The battle's done, and we kind of won, so we sound our victory cheer - where do we go from here?
As seen in the Washington Post!
And The Connection!
and the Pioneer Press!
mail the aardvark!
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Friday, November 28, 2003
Important news: The US apparently is now considering holding actual elections in order to meet the objections of Ayatollah Ali Sistani. This is a good thing - Sistani the traditionalist cleric is right, and the liberal democratic Bush administration is wrong, about the importance of elections in the creation of any sovereign Iraqi government. Will it be easy, or convenient? No. But I'll say it again - nothing else is going to work, if the goal is to create a legitimate Iraqi government that can command popular support. Or, for that matter, if the goal is to spread democratic values, as Bush says. The US should be thanking its lucky stars that Sistani is being so obstinate - this could be a really dramatic example of the US being saved from itself.
Unimportant news: Bush's silly public relations stunt, flying into Baghdad in the dead of the night to shoot some campaign footage. As Hesiod points out, Clinton went to Kosovo in 1999, and Republicans, as I recall, didn't exactly rally around the chief.
Thursday, November 27, 2003
Don't you hate those anti-American radicals like Ali Sistani and al Jazeera?
Sistani insists on full democratic elections, and won't accept either an appointed government or a selectorate drawn from hand-picked notables. How un-American is that? Where does the Grand Ayatollah get these anti-American ideas about wanting democracy?
And al Jazeera, insisting on freedom of speech - obviously anti-American. What kind of crazy radicals would insist on freedom of speech and an uncensored media?
I'll say again what I said yesterday - pushing for real democracy is the only way this is going to work for the US, and the US only gets one shot at the transition. This isn't about reckless idealism, or liberal carping, it's about recognizing realities on the ground. In Iraq and in the wider Arab and Muslim world, anything else is going to be dismissed as hypocrisy, fairly or unfairly. Let's hope that the administration rethinks again, and starts taking its own democracy rhetoric seriously.
And on that happy note, have a nice thanksgiving!
Wednesday, November 26, 2003
Another update on the responses to the closure of the offices of al Arabiya in Iraq. Today, al Jazeera ran a story titled "Freedom of the media American style in Iraq," illustrated with a photograph of an al Jazeera camerman being handcuffed by two American soldiers, and another photo of Iraqi police guarding the doors to the al Arabiya offices. The story concludes: "These practices give a negative picture of the future of freedom of expression if it isn't aligned with American tastes.... these practices will not end because the objective Arab media led by al Jazeera - in the view of many observers - rejects American custodianship and will exercise its right of free expression in its true meaning and not in its American meaning." Ouch.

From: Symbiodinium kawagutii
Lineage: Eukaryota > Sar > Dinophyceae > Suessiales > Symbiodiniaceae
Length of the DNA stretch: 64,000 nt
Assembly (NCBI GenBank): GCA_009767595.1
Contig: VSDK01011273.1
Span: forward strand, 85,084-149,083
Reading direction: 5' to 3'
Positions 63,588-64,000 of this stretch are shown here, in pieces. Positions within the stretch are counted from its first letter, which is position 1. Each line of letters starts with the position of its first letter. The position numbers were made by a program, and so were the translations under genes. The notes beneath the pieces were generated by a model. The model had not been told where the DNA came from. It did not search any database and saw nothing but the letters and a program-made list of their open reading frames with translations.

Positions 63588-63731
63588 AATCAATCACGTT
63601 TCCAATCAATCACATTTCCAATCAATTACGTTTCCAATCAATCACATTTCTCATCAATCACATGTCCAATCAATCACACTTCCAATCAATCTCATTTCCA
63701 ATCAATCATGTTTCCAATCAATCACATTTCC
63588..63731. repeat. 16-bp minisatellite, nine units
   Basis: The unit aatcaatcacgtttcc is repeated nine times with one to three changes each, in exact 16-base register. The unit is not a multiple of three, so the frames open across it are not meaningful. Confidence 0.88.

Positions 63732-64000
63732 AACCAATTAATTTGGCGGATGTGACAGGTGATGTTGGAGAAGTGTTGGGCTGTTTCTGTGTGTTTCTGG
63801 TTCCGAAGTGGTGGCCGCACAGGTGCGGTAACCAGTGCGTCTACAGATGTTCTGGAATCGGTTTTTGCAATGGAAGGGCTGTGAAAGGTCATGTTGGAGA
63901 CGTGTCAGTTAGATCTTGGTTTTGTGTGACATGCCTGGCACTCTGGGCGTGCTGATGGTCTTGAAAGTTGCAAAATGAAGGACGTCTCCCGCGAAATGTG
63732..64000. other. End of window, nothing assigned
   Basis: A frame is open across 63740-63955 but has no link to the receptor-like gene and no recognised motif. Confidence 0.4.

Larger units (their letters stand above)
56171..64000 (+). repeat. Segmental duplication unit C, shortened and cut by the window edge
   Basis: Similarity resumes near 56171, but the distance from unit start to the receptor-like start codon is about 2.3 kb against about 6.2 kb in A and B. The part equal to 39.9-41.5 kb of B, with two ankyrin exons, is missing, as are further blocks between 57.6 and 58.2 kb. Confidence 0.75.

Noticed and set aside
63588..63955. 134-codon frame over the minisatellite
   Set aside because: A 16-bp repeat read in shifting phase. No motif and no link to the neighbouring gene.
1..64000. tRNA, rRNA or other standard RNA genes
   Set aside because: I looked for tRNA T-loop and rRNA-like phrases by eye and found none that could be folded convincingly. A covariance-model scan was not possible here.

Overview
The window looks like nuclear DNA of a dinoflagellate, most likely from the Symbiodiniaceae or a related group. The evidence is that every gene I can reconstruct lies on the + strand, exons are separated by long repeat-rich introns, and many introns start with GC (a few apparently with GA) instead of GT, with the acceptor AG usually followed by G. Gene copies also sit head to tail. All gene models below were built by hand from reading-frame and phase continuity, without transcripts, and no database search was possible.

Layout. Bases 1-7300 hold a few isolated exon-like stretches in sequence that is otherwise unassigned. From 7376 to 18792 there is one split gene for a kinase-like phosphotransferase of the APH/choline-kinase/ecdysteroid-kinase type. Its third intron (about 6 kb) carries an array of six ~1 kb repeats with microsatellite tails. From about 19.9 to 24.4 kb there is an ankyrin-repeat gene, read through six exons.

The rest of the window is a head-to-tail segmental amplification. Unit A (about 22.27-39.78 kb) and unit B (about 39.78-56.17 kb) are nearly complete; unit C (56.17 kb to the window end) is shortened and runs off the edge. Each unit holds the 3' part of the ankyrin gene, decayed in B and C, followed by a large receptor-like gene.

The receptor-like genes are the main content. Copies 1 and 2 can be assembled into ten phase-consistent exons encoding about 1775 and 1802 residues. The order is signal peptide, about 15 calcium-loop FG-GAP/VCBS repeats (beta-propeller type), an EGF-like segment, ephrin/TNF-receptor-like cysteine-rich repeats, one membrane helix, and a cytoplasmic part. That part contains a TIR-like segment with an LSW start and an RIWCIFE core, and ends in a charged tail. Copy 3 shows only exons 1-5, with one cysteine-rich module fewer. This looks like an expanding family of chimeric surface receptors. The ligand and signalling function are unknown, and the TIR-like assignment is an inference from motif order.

Earlier today I (along with most everyone else) linked to the Washington Post piece which emphasized the importance of Ali Sistani's fatwa for frustrating Bremer's transition plans. Today, Islam Online (Arabic edition) reports that Sistani also opposes the new plan. (The report doesn't seem to be on the English edition, sorry) According to the report, Sistani wants to review the agreement between the CPA and the IGC, and has expressed serious reservations about the document, which he does not see giving any real role to the Iraqi people. The report quotes Abd al-Aziz al-Hakim, the head of SCIRI, after Hakim met with Sistani in Najaf to talk about the plan.
UPDATE: as of 3:45, New York Times readers know what Abu Aardvark readers knew at 12:28! Of course, if you followed the AP you would have known at 1:35, which is better, but still not aardvarkian!
Michael Ledeen, who can easily match Laurie Mylroie for obsessiveness (can you imagine the two of them locked in a room? Saddam is the source of all evil! No, Tehran is the source of all evil! Saddam bombed Khobar! No, the Iranians did! Saddam was behind 9/11! No, Iran was! Hey, maybe Saddam was actually an Iranian agent, and that whole 8 year war in the 1980s was just an elaborate ruse to pull the wool over America's eyes - you guys ever think of that?)...
Sorry, lost my train of thought there, I was having so much fun. Anyway, Michael Ledeen is still on the warpath: "How many reports of Osama operating on the Iran-Iraq border, how many stories of Saddam on one of the islands between Iraq and Iran, how many thousands of terrorists pouring in from Iran and Syria, how many hundreds of dead Americans, Turks, Italians, Brits, and Iraqis, before we take the war to the men who are driving it?"
Just a thought, Michael... do you really want the US to base war decisions on "reports" and "stories" (you left out "rumors" and "postings on wacky right wing blogs")? If so, what about the more convincing "reports" and "stories" of Osama operating in the Pakistan-Afghan border areas, and of jihadis pouring into Iraq via Kuwait and Saudi Arabia rather than from Iran and Syria?
To help make sense of Mr Ledeen, I recommend that you go back to this post, and just replace "Mylroie" with "Ledeen," and "Iraq / Saddam" with "Iran." That should cover it.
Great article in the Post detailing the role of Ali Sistani in frustrating Bremer's plans for a transition without elections. As usual, Juan Cole has the best analysis of Sistani's role and the wider context. I'm quite struck by the ability and willingness of Sistani to act effectively in the new political environment. I'm not surprised by his insistence on elections, but - as I wrote about, and exchanged thoughts with Cole about, a few months ago - there are real questions about what exactly his fatwas on democracy mean in the context of his Usuli Shia jurisprudence.